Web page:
According to the invention there is provided a fast crystallising polyester composition comprising a block copolyester containing the repeating polymeric segments A and B wherein A is a polymeric segment of ethylene terephthalate units and B is a polymeric segment having a glass-transition temperature of less than 0 C. and preferably less than -20 C., the concentration of the segments of B being between 0.05 and 10 mole % preferably from 0.1 to 5 mole % of the block copolyester, and a crystallisation nucleant which is an at least partially neutralised salt, preferably an alkali metal salt, of a polymer containing pendant neutralisable groups. The neutralisable groups should be sufficiently basic to react with the carboxylic ester groups in the copolyester to form a metal terephthalate species. Preferably the pendant neutralisable groups are carboxylic acid groups. Suitable salts include salts of copolymers of styrene and maleic anhydride, salts of copolymers of olefins and ethylenically unsaturated carboxylic acids or carboxylic acid anhydrides optionally containing non-conjugated dienes and salts of copolymers of acrylate and methacrylate esters and ethylenically unsaturated carboxylic acids or carboxylic acid anhydrides. Suitable ethylenically unsaturated carboxylic acids or anhydrides are, for example acrylic acid, methacrylic acid, maleic anhydride and fumaric anhydride.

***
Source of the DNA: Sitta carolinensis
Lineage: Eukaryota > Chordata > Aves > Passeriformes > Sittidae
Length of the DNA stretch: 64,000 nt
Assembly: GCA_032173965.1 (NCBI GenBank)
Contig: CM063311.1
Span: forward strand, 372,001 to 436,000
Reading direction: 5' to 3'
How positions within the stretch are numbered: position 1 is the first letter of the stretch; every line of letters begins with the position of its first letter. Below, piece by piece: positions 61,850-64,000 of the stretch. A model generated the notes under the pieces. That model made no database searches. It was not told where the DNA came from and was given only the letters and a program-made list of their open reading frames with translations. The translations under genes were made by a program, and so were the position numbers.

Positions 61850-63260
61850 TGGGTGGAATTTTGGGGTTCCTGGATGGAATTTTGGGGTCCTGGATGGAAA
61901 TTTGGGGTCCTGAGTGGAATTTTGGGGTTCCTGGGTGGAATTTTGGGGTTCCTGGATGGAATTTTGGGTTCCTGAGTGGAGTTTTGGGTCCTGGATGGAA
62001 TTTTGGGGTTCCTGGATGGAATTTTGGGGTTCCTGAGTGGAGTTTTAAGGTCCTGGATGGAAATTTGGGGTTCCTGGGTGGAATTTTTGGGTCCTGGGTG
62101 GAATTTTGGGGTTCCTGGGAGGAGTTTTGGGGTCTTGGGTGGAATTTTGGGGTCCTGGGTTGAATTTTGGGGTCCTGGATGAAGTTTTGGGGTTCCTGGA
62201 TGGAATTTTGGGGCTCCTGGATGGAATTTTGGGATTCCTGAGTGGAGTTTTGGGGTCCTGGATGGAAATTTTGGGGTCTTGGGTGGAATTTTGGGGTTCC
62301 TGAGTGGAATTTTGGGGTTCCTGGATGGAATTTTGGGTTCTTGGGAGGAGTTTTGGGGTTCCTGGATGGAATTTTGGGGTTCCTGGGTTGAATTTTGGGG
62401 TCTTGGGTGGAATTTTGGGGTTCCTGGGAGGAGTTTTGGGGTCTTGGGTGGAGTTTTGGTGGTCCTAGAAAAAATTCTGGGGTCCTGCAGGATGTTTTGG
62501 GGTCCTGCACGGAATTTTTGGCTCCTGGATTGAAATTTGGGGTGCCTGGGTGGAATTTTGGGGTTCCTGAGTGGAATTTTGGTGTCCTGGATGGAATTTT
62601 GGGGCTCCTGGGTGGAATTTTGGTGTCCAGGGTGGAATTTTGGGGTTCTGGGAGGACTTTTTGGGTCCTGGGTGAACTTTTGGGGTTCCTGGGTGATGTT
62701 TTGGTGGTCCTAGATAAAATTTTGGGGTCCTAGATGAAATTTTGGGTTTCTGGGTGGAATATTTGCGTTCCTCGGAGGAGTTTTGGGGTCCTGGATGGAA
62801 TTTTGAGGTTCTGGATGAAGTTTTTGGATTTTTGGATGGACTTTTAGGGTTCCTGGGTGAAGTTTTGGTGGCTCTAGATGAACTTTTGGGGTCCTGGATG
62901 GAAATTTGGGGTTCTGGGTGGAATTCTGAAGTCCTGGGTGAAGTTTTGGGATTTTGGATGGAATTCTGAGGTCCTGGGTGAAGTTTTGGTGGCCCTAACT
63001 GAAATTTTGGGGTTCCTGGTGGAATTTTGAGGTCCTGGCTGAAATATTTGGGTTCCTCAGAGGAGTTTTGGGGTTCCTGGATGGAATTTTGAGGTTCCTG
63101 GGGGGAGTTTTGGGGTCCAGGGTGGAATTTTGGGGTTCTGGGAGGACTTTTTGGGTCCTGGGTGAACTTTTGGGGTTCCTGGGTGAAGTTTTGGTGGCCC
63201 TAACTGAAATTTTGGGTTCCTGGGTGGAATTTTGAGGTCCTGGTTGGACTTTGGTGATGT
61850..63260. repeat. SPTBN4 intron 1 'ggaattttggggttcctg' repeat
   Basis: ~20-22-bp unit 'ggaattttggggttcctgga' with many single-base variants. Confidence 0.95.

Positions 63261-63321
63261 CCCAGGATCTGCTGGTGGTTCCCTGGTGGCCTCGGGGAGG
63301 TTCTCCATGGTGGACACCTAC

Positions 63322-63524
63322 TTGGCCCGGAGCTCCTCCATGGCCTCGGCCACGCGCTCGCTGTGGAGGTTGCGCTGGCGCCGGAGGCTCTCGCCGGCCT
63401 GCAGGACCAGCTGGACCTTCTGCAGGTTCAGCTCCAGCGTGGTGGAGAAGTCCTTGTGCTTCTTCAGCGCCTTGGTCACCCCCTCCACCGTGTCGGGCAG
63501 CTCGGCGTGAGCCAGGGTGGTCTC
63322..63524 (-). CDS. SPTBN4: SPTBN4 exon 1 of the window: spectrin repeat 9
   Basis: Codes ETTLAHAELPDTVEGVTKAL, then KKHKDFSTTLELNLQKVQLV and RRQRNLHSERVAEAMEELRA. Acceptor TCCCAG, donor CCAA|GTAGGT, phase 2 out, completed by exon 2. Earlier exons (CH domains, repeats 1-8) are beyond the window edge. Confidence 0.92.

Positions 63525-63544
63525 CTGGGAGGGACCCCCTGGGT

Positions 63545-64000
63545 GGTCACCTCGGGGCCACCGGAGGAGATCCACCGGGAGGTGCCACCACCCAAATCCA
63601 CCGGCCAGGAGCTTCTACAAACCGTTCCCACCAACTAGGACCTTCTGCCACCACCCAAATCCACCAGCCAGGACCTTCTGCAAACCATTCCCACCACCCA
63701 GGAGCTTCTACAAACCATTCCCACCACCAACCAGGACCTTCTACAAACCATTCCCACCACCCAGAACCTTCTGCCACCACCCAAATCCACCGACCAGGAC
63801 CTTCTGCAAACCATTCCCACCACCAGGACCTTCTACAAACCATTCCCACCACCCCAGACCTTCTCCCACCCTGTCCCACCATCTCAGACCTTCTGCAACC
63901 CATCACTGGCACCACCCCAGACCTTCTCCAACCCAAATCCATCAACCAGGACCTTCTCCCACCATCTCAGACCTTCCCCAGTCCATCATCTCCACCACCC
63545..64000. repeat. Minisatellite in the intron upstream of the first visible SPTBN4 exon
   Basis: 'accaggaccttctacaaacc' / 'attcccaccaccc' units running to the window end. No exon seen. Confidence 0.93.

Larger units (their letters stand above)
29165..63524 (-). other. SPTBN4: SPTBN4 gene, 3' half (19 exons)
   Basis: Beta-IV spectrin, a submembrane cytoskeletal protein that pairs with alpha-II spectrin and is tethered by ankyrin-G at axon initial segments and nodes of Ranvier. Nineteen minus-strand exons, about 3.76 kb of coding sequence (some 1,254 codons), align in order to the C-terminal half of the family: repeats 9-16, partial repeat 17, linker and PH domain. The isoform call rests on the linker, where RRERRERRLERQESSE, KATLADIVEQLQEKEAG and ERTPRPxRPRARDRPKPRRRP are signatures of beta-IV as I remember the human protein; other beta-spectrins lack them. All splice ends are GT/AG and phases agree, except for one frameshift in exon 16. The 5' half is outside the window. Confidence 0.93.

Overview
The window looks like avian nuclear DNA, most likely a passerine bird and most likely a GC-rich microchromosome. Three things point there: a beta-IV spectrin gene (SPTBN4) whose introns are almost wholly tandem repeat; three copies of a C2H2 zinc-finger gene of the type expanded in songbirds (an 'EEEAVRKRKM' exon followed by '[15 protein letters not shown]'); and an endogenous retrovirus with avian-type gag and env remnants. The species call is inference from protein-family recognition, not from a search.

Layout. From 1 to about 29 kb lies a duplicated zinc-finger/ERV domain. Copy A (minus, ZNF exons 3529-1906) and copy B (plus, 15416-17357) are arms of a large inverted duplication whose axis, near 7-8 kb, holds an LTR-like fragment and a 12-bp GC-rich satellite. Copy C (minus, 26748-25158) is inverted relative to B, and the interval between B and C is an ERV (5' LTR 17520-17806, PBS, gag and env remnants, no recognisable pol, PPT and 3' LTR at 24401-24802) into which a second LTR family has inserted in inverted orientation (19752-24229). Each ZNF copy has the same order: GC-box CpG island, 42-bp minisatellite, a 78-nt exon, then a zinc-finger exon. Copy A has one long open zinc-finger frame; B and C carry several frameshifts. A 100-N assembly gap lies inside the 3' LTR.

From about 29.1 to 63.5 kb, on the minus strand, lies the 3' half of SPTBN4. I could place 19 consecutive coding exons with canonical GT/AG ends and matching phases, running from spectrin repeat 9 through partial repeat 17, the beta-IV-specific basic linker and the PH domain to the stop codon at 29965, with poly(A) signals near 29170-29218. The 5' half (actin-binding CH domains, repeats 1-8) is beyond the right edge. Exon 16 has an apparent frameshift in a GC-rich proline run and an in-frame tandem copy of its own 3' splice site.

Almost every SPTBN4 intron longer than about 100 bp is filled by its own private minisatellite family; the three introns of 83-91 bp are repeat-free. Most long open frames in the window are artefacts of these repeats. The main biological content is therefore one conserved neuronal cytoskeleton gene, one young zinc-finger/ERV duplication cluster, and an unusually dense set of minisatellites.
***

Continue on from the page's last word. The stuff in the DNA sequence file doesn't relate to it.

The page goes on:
The preferred concentration of the polymeric nucleant is between 0.5% and 10% by weight of the total weight of the composition. Concentrations of less than 0.5% of the polymeric nucleants, for example 0.1%, may be used but will require the presence of additional nucleant of a different type to achieve a useful level of nucleation. Concentrations above 10% by weight of the polymeric nucleants used in the invention do not normally show much further improvement in the level of nucleation but the presence of up to 50% of such nucleants may confer additional benefits in other properties such as impact resistance.

The polyesters of the compositions of the invention have a significantly reduced glass-transition temperature but a melting point which is reduced by a much lower extent. The compositions develop sufficient crystallinity for form stability, when crystallised at low mould temperatures, at a much faster rate than the polyester not containing the polymeric segments B but do not have a significantly reduced working temperature in service.